A woman who live-streamed the tragic last moment’s of a slain Missouri police officer’s death says she’s now getting death threats from police officers and family members of law enforcement.
Kashina Harper recorded the death of North County Police Cooperative police officer Michael Langsdorf, who was responding to a call about a bad check on Sunday, according to the Miami Herald.
Now, Harper says she regrets lives-streaming the video after receiving death threats.
But it’s too late for that.
“I don’t know why I went to Facebook, I don’t know,” Harper said.
“I regret it. I didn’t know the officer was going to die.”
And the St. Louis Post-Dispatch also apparently regrets publishing the video.
PINAC has obtained a copy of the video through one of our readers, who took the liberty of downloading the footage.
However, our intent has never been to cheer police officers being murdered, and it goes against Facebook’s so-called community standards, we think. So we will not post the video.
Langdorf was reportedly killed in a struggle with Bonette Kymbrelle Meeks during a confrontation about the bad check.
The two men ended up on the ground.
That’s when Meeks pulled his gun, repeatedly pistol-whipping Langsdorg in the head — then shot him in the head.
In the video, you can see Langsdorf still alive, apparently at the store that called about the hot check.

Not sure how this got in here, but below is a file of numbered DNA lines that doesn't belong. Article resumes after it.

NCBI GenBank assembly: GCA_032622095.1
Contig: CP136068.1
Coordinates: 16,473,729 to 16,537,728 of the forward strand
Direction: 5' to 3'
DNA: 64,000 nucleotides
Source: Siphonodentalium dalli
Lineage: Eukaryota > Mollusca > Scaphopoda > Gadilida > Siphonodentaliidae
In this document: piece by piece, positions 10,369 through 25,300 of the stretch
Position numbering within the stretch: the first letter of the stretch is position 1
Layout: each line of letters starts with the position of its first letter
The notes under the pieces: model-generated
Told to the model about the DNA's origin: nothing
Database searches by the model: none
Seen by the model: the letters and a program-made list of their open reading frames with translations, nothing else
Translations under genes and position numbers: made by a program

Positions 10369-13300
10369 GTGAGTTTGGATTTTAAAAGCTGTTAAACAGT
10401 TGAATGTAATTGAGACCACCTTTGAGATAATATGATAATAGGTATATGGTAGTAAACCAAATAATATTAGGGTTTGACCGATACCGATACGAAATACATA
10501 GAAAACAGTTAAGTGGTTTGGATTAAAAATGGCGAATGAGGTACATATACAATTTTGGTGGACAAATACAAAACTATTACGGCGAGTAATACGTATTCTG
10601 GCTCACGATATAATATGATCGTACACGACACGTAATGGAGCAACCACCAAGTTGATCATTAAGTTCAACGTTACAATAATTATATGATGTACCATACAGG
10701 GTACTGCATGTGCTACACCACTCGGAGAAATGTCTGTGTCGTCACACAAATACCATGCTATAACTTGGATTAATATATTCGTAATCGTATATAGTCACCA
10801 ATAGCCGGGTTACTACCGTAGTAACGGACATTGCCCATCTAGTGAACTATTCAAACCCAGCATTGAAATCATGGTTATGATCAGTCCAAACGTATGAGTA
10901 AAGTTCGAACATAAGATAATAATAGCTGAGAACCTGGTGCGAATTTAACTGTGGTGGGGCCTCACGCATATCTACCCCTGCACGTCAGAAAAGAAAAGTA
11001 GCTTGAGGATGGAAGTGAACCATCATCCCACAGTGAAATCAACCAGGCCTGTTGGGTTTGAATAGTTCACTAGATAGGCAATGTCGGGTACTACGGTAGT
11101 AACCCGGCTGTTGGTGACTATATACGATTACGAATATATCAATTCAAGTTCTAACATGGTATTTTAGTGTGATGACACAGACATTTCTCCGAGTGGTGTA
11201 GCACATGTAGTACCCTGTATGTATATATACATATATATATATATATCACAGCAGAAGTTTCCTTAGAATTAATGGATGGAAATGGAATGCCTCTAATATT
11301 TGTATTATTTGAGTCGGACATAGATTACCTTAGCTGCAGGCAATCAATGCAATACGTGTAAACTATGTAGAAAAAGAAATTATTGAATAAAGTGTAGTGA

He’s moving around as others urge him to hang on.
Eventually, other officers arrive on-scene and perform CPR on Langsdorf, begging him to stay alive.
But Langsdorf sadly died at the scene.
Meeks, 26, reportedly confessed to murdering officer Langsdorf, 40, on Monday, according to the Herald.
The St. Louis Post-Dispatch has since removed the link and issued an apology on Twitter, saying that publishing the video was “bad news judgement.”
Langsdorf, who had 17 years in law enforcement, is survived by his wife and two children.
Law enforcement from around the country has taken to social media to express condolences.
North County Police Cooperative Assistant Police Chief Ron Martin said the department has never had one of its officers killed.
“We’ve never had an officer-involved shooting in the four years we’ve been here, and we’ve never had a police officer killed in the line of duty,” Martin said.
“Mike is our first one. It’s pretty tough to get a grasp on it all.”
Martin said Langsdorf liked being a police officer.
“You want to talk about a guy who just liked to be the police. It was in his blood. He wanted to help people, you know. He’d drop a dime and be there for anybody, anywhere,” he said.
Langsdorf and Martin had worked together for about two decades.
Last year, Langsdorf was one of four St. Louis police officers who were charged for overtime fraud. Langsdorf was accused of submitting claims for $2,000 in overtime he never worked, according to the St. Louis Post-Dispatch.
A judge eventually dismissed charges against Langsdorf and two other cops.
He apparently lost his job over the charges because he was hired only three months ago by the North County Police Cooperative.